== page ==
ORANGE CITY, Iowa | As the sun crept over the horizon Friday morning, it cast a glance on a changing landscape in Orange City.
At least where the Pride of the Dutchmen Marching Band is concerned.
For the first time in 42 years, someone other than Steve Connell puts the musicians of MOC-Floyd Valley High School through its paces.
"Percussion! Too much!" Dan Mangold commanded on a microphone as he stood near the top bleacher at De Valois Stadium in Orange City, a football/track/soccer/band complex shared by high schools here and Northwestern College. "We need to back it off a little."
The Pride of the Dutchmen Marching Band, some 146 members strong this season, put the final wraps on yet another early-morning rehearsal, fine-tuning a "Man of Steel" show written and choreographed by Peter Connell, son of the longtime former director who set up shop at the school here in 1975. Steve Connell announced his retirement last spring, a step that barely lasted an eighth-note before he plunged into work at NWC, helping to resurrect a marching and pep band program.
It's not as if the baton for this award-winning prep group has been handed to a rookie. Mangold is beginning his seventh year at MOC-FV. He served as middle school band director the past six years.
I asked what it's like to step into the vacant wooden shoes of a legend.
"It can be a little intimidating, I suppose," Mangold said. "But, I know the kids and Matt (Honken) and I work very well together. We're having a blast."
Honken, the other high school band director, joins Drew Lemke, middle school instructor, and Sheryl Grotenhuis, fifth-grade director as the band faculty serving this school district. All four, Mangold noted with pride, are NWC graduates.
"It's a great program to step into," Mangold reiterated.
The fact he's replacing a retiree is nothing knew. It's the third time in his brief career he's done it. The 2006 Sioux Central High School graduate succeeded Rod Shedenhelm at his alma mater, where Shedenhelm had worked nearly three decades. When Mangold assumed the role as MOC-FV Middle School director of bands, he replaced John Erickson, who had piloted the group for two decades.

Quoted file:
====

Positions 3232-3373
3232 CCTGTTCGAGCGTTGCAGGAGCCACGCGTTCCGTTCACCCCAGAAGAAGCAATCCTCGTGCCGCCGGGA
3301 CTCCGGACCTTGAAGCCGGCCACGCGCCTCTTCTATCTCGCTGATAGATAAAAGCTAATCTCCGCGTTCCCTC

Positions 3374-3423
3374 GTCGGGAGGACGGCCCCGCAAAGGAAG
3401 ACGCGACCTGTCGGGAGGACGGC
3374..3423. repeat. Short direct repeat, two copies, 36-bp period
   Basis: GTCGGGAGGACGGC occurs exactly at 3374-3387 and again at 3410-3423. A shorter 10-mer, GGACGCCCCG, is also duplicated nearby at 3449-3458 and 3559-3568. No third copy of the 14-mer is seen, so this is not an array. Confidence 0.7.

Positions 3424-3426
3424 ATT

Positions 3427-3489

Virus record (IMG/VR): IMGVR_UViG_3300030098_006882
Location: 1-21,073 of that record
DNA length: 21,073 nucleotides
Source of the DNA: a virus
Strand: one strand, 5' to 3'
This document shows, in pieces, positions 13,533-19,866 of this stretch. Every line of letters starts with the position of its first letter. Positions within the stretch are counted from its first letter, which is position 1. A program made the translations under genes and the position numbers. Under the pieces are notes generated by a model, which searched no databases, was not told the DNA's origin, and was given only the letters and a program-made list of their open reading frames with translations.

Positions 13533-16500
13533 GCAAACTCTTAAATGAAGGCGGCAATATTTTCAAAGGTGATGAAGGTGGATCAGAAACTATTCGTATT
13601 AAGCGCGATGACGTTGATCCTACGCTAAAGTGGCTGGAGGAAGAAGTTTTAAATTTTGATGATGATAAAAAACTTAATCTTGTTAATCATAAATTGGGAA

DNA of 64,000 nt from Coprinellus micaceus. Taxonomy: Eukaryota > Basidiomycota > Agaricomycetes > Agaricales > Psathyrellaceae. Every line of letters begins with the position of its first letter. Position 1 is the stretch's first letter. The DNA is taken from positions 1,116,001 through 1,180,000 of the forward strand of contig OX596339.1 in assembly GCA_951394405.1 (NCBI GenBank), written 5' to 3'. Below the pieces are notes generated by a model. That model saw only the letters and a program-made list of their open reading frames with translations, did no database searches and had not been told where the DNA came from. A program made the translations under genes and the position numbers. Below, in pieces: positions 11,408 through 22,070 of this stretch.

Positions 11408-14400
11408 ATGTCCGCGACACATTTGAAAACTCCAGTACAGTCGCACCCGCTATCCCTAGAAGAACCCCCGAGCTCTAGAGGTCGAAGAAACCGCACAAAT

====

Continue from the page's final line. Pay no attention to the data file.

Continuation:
"I keep walking into this: Replacing retirees," said Mangold, who turned 30 on Tuesday and remains roughly a quarter-century from retirement.
The 2017 show at MOC-FV is called "Man of Steel," and it follows the Superman story arc across four movements. Speaking of movements, that's what these musicians and flag corps members do: They move!
"We have no props this year," Mangold said. "Much of this show is based on exciting drill or movement and the music that accompanies it. We're using a lot of movement and covering the field to provide excitement through our playing and marching."
The group broke out of the pack last week with a third-place finish among six large bands at the Pursuit of Excellence marching festival in Marshall, Minnesota. After Saturday's appearance in StarFest in Sioux City, the band returns home to host the 14th annual MOC-FV Dutchmen Field Championships on Saturday, Oct. 7.
The practice sessions help Alyssa Glanz sharpen her skill. The senior from Alton, Iowa, got a late start in her final high school marching band season because she spent the summer marching for the Shadow Drum & Bugle Corps in Oregon, Wisconsin, joining MOC-FV percussionist Aaron Howe with the group that prepared for the summer slate with 12-hour rehearsal days.
"I learned a lot about marching technique, extending my range and playing with more dynamics," said Glanz, a section leader.
The Wisconsin group, she said, spent eight weeks playing 15 shows in cities across Iowa, Indiana, Minnesota, Wisconsin and Michigan.
The only downside? She came home after the Pride of the Dutchmen Marching Band had completed its arduous two-week preseason drilling. Glanz reported to the field with junior Brooke Venema in order to learn her movements.
She's now "connecting" with the music and the movement and can hear the first, second and third parts emerging as musicians grow more confident with each rehearsal and performance.
"Good! You're getting it!" Mangold said from high atop the stadium as Friday's session concluded.
"We have a special connection with Mr. Mangold, because the seniors were his first sixth-graders," Glanz said. "We also had a special connection with Mr. Connell. The two are different and yet so similar."
They both, obviously, had -- and have -- a drive to succeed. Along with a will to bring out the best they can in dozens of students who fill the air, this fall in Orange City, with sounds of "Steel."